Prostate Gland Enlargement (BPH)
BPH is an abbreviation used in medicine for benign prostatic hypertrophy (an enlarged prostate gland).
Unless extraordinarily dextrous, no man can feel his own prostate, as this small organ which sits behind the base of the penis can only be felt by placing a finger through the anus, where the prostate can be felt as a firm lump on the front wall of the rectum (last part of the large bowel).
The prostate is about the size of a golf ball and consists of glands, fibrous tissue and muscle. It produces a substance that makes up part of the semen a man ejaculates during intercourse that is essential for the nutrition of the sperm. If the prostate enlarges (prostatomegaly), the patient will have difficulty in starting the urinary stream, and when it does start, the urine will dribble out onto his shoes, rather than jet onto the porcelain. Up to 20% of all men over 60 have benign enlargement of the prostate gland, which is usually associated with a drop in sexual activity. The absolute cause unknown, but as the gland enlarges, it squeezes the urethra (urine-carrying tube) that passes through it, making it steadily harder to urinate.
There are only three causes for prostate gland enlargement (prostatomegaly):-
- prostatomegaly (prostate enlargement) is normal with age, and virtually all men over the age of seventy have some degree of this problem.
- prostate cancer is a very slowly progressing cancer that increases in incidence with age. It spreads to bone early, and bone pain is the first symptom in some men.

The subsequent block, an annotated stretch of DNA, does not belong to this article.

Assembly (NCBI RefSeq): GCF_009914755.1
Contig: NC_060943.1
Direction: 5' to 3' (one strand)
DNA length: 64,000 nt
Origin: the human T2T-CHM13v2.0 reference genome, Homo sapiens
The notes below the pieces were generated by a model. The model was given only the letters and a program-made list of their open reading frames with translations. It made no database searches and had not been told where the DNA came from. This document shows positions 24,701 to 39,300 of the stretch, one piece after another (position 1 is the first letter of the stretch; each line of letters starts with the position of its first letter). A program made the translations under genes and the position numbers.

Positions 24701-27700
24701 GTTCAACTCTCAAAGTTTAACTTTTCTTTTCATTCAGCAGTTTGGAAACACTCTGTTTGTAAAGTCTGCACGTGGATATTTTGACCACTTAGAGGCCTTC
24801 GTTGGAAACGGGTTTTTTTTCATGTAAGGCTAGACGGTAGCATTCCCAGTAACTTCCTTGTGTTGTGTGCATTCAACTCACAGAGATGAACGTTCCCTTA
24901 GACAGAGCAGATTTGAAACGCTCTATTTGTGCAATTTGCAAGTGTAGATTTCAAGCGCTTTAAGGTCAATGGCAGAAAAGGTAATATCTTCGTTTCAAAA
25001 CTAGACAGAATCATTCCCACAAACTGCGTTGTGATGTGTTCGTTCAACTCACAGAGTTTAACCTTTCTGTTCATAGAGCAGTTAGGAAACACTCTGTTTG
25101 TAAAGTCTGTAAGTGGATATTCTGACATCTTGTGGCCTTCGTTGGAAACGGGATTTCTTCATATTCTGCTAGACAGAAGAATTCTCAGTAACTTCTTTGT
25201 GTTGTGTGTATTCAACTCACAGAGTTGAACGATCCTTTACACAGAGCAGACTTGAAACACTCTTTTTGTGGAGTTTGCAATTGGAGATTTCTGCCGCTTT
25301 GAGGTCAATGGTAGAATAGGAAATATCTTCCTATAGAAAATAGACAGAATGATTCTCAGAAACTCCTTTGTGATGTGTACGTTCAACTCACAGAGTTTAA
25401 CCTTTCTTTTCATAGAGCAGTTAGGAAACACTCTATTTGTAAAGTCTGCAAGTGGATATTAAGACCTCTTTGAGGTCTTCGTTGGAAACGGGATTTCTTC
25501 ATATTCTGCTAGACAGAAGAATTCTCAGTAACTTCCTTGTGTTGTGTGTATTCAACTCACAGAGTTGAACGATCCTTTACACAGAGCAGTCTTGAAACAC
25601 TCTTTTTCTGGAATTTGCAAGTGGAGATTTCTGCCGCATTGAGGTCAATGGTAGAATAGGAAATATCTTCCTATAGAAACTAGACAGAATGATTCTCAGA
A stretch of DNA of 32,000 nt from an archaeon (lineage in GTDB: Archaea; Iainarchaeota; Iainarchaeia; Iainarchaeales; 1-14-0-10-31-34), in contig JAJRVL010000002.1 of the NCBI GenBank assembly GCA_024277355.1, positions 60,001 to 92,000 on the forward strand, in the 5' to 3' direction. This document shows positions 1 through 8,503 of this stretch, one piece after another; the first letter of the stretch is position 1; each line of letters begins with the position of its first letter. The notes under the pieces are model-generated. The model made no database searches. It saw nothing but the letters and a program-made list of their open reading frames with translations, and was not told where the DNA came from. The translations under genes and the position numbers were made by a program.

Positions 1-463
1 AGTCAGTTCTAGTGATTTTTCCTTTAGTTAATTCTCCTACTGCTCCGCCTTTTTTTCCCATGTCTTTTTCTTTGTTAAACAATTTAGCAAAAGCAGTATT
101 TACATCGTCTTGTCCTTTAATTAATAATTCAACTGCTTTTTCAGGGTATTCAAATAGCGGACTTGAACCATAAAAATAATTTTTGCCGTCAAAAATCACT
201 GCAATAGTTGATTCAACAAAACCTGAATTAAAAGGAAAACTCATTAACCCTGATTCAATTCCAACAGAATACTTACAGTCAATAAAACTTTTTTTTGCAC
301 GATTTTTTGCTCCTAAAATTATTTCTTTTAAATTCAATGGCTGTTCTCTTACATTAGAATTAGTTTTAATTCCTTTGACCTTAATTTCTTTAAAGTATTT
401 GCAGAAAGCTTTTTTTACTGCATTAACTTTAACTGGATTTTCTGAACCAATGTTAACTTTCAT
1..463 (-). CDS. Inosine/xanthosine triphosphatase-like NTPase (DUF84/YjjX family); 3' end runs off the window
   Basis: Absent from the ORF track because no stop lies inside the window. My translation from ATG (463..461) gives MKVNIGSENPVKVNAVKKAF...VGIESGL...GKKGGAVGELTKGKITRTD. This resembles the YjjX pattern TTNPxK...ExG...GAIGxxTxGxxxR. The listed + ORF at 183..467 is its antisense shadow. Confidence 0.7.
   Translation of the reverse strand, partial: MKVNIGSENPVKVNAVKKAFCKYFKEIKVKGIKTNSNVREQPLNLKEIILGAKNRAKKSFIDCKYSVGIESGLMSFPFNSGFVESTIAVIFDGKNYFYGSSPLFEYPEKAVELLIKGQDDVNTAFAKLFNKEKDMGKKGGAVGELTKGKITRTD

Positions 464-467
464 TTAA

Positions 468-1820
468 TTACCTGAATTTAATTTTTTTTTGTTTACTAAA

- prostatitis (infection of the gland), often from a sexually transmitted disease, may cause a temporary swelling and difficulty in passing urine at any age.
With prostate enlargement the man develops increasing difficulty in passing urine, and eventually the urethra becomes completely blocked, causing extreme distress as the pressure of urine in the bladder increases. If back-pressure of urine in the bladder becomes persistent, kidney damage can occur.
In the acute situation, a flexible tube is passed up the urethra through the penis into the bladder to release urine, but if this is unsuccessful a large needle must be pushed through the lower wall of the abdomen into the bladder. In some cases drugs (eg. finasteride, prazosin, terazosin) can be used to shrink the enlarged prostate slightly. Most cases require surgery once symptoms develop.
The operation can vary from simply dilating the urethra, to making a small cut in the prostate to allow it to open up slightly (bladder neck incision), scraping away the part of the prostate constricting the urethra by passing a specially shaped knife up it (transurethral resection of prostate – TURP), or completely removing the gland. Holium laser therapy is being used in some centres to burn away part of the gland.
Treatment almost invariably successful, with no subsequent effect on the general health of the patient, but there is sometimes subsequent sexual dysfunction.